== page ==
10th Apple iPhone Anniversary and Computing Progress

Apple iPhone - 10 years later Before Steve Jobs died, he introduced the Apple iPhone at the Macworld convention in January 2007. The first iPhone units actually shipped to the public on June 29, 2007, so today marks the 10th iPhone anniversary.

This is a good time to look back on the past and project ahead to the future of tech-enabled healthcare. That future will be driven by the exponentially accelerating pace of tech innovation that we call Moore’s Law. Intel co-founder Gordon Moore first observed the trend of circuits and components getting two times smaller, faster and cheaper every year or two.

In Moore’s Law and the FUTURE of Healthcare, I explored that trend and the eventual blending of science and technology (INFO + BIO + NANO + NEURO). We’re already seeing the effects, with the ability of many doctor functions to move down-market from hospitals & clinics to consumers at home. A continuation of that trend will have a profound effect on future healthcare, as I’ve already written about many times on this blog. Future-MooresLaw

In my Moore’s Law article I described the IBM System/370 Model 158-3 mainframe computer that I worked on in the early-1970s as a computer operator. It cost about $3.5M, required a large computer room, and consumed so much electricity that liquid cooling of the processor was needed to supplement room air conditioning. I compared it to an iPhone 4S, which then had 100 times more memory, was thousands of times faster, and had wireless access to the Internet, running on batteries.

We often take for granted how much compute capacity we carry in our pocket — more than it took to land a man on the moon — so as we imagine the future, it’s helpful to reflect on just how far we’ve come, and how fast. Read More …

FCC Broadband Health Imperative – how we responded

FCC Broadband Health Initiative - Modern Health Talk respondsAs a retired IBM technologist, market strategist, futurist, consumer advocate, and founding editor of Modern Health Talk, I am please to respond to this FCC action and will describe my background afterwards. What follows is the detailed docket (16-46) with my responses inserted and key points highlighted. Read More …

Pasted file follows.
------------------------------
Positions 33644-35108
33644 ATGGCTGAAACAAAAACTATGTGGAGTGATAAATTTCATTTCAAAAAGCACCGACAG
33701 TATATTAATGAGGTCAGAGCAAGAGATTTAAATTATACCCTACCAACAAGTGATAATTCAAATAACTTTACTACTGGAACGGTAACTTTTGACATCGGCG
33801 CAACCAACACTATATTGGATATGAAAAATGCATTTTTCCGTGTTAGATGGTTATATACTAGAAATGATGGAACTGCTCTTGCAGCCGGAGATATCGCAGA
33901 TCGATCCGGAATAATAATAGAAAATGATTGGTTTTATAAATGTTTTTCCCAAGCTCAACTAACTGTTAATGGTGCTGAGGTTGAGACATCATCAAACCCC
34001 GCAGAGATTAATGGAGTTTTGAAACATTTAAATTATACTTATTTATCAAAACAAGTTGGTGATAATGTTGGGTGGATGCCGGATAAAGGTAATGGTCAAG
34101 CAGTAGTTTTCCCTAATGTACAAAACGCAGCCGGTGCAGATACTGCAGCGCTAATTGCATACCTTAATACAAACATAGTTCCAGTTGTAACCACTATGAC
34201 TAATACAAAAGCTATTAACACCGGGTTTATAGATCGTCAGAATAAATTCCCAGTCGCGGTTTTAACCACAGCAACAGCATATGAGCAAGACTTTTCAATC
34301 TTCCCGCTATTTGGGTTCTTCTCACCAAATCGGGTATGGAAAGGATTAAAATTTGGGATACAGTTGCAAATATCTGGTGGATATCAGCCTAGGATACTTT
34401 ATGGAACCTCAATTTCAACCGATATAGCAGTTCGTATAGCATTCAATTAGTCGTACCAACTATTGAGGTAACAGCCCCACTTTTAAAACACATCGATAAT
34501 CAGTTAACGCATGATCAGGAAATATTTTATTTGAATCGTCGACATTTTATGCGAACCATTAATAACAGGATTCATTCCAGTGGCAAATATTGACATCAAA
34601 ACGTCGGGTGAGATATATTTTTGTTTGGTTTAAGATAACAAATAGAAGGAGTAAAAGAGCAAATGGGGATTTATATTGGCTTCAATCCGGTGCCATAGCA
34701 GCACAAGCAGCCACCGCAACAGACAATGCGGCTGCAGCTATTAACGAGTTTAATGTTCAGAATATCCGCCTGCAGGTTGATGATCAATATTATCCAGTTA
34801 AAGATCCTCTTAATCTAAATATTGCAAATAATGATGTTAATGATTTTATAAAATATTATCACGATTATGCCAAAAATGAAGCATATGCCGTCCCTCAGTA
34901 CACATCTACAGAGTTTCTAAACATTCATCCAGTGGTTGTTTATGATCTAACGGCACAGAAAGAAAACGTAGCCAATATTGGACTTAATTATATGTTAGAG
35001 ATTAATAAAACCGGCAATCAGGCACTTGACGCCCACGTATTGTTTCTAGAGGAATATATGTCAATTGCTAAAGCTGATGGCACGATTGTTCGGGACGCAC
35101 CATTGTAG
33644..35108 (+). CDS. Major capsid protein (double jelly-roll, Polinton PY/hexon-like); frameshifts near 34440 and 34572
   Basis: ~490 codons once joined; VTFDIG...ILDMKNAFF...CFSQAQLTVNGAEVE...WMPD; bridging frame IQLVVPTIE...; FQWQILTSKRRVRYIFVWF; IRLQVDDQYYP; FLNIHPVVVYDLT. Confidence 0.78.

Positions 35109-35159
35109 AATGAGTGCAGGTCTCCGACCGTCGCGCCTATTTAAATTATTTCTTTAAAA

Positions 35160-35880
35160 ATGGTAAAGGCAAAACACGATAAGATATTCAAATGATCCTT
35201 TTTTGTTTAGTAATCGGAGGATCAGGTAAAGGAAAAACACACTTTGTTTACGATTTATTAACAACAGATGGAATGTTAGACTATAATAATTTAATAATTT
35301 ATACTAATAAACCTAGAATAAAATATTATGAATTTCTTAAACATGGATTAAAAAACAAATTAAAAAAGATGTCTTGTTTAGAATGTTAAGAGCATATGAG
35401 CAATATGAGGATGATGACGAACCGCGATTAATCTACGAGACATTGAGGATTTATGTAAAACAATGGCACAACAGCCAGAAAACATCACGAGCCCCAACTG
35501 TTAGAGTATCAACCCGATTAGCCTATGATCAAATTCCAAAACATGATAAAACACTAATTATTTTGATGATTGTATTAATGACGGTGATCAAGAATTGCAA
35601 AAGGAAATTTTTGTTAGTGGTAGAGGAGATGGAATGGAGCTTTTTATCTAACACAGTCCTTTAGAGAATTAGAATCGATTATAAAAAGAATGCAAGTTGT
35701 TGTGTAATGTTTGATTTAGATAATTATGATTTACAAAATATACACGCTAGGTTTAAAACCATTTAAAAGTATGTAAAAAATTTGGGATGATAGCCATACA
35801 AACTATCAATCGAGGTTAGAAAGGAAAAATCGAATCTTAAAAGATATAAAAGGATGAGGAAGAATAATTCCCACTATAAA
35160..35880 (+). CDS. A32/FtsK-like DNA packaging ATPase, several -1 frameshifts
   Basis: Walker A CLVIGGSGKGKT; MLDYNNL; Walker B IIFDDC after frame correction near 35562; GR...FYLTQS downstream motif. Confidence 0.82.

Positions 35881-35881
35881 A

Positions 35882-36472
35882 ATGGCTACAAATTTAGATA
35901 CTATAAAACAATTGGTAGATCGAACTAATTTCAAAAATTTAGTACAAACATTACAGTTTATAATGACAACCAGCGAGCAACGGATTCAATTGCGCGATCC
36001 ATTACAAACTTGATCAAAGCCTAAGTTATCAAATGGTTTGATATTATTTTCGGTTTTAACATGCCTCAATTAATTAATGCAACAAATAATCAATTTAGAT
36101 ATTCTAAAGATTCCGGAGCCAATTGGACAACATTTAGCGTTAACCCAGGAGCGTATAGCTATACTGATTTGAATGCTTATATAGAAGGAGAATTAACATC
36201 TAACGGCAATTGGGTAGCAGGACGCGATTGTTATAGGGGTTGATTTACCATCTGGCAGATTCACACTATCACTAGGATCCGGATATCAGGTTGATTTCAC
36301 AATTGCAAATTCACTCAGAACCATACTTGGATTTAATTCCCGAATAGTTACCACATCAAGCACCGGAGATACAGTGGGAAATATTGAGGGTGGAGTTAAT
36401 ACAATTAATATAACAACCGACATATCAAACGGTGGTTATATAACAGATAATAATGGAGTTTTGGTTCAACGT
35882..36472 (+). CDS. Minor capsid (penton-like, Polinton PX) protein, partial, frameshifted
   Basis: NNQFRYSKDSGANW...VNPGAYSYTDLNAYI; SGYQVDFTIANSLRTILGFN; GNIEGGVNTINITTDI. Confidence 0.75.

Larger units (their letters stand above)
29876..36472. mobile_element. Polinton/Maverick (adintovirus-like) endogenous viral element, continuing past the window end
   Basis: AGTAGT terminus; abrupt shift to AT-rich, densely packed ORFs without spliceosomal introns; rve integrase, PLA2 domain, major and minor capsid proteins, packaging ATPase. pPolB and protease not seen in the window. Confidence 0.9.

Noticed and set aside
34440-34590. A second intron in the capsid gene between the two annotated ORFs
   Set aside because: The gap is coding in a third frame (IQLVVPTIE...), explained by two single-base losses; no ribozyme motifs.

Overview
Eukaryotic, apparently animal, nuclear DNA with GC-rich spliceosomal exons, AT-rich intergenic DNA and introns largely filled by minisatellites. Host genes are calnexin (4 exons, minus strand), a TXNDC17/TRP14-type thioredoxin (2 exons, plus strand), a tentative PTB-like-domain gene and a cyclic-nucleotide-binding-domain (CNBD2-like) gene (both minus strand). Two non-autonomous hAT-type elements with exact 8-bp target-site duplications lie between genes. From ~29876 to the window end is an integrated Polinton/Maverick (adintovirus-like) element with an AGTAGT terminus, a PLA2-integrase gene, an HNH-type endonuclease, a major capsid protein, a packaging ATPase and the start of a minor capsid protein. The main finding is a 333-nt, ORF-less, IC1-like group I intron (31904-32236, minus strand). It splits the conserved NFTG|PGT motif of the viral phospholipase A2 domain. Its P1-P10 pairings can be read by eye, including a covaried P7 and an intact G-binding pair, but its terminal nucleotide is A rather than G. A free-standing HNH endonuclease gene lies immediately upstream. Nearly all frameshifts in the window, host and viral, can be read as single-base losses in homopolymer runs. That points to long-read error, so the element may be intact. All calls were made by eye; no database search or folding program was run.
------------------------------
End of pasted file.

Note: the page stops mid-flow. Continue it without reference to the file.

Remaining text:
Home Automation Shows Promise for Seniors, but HomeKit Isn’t the Answer – Yet

By Beth Kelly

Home automation has been a mixed blessing for senior citizens and those who provide their care. Individual assistive technologies and comprehensive smart home “ecosystems” are becoming increasingly sophisticated, and they’re more capable than ever of understanding older user’s needs and capabilities.

The development of comprehensive home technology platforms – such as Apple’s HomeKit and Google’s Home – has accelerated hopes that technology’s role in senior care will continue to make rapidly meaningful strides, via the ever-widening Internet of Things (IoT).

Smart Home applications of IoT

Integrating Disparate Subsystems

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How to stay connected with parents from far away

When mom got dementia, I was stuck overseas.

When mom got dementia, I was stuck overseas. (Photo credit: Chad King, https://www.flickr.com/photos/chdwckvnstrsslhm/208884800/sizes/z/, Some rights reserved)

By Daniel Lewis

Following my mom’s diagnosis of dementia, I got stuck. I was in shock and had no idea what to do since I was working abroad. I couldn’t leave my job, my kids and my home overseas to come back and take care of her, and I felt incredibly guilty for that. I have no siblings and no relatives that could help, so I had to find a solution. Read More …

Are Crypto-Currencies Safe?

Here's a Bitcoin - at least a representation of one since they're actually electronic

Here’s a Bitcoin – at least a representation of one since they’re actually electronic

Last week Yvonne and I closed on the sale of our Austin home and the purchase of another home in the Dallas area. The process was simpler than I remember from the past, and since we paid cash for the new home, we didn’t even need a notary. I just downloaded a few forms, signed them on the kitchen table, scanned into the computer, and sent them back to the Title Company through a secure email service. This experience foretells the future, but are crypto-currencies safe? Really safe?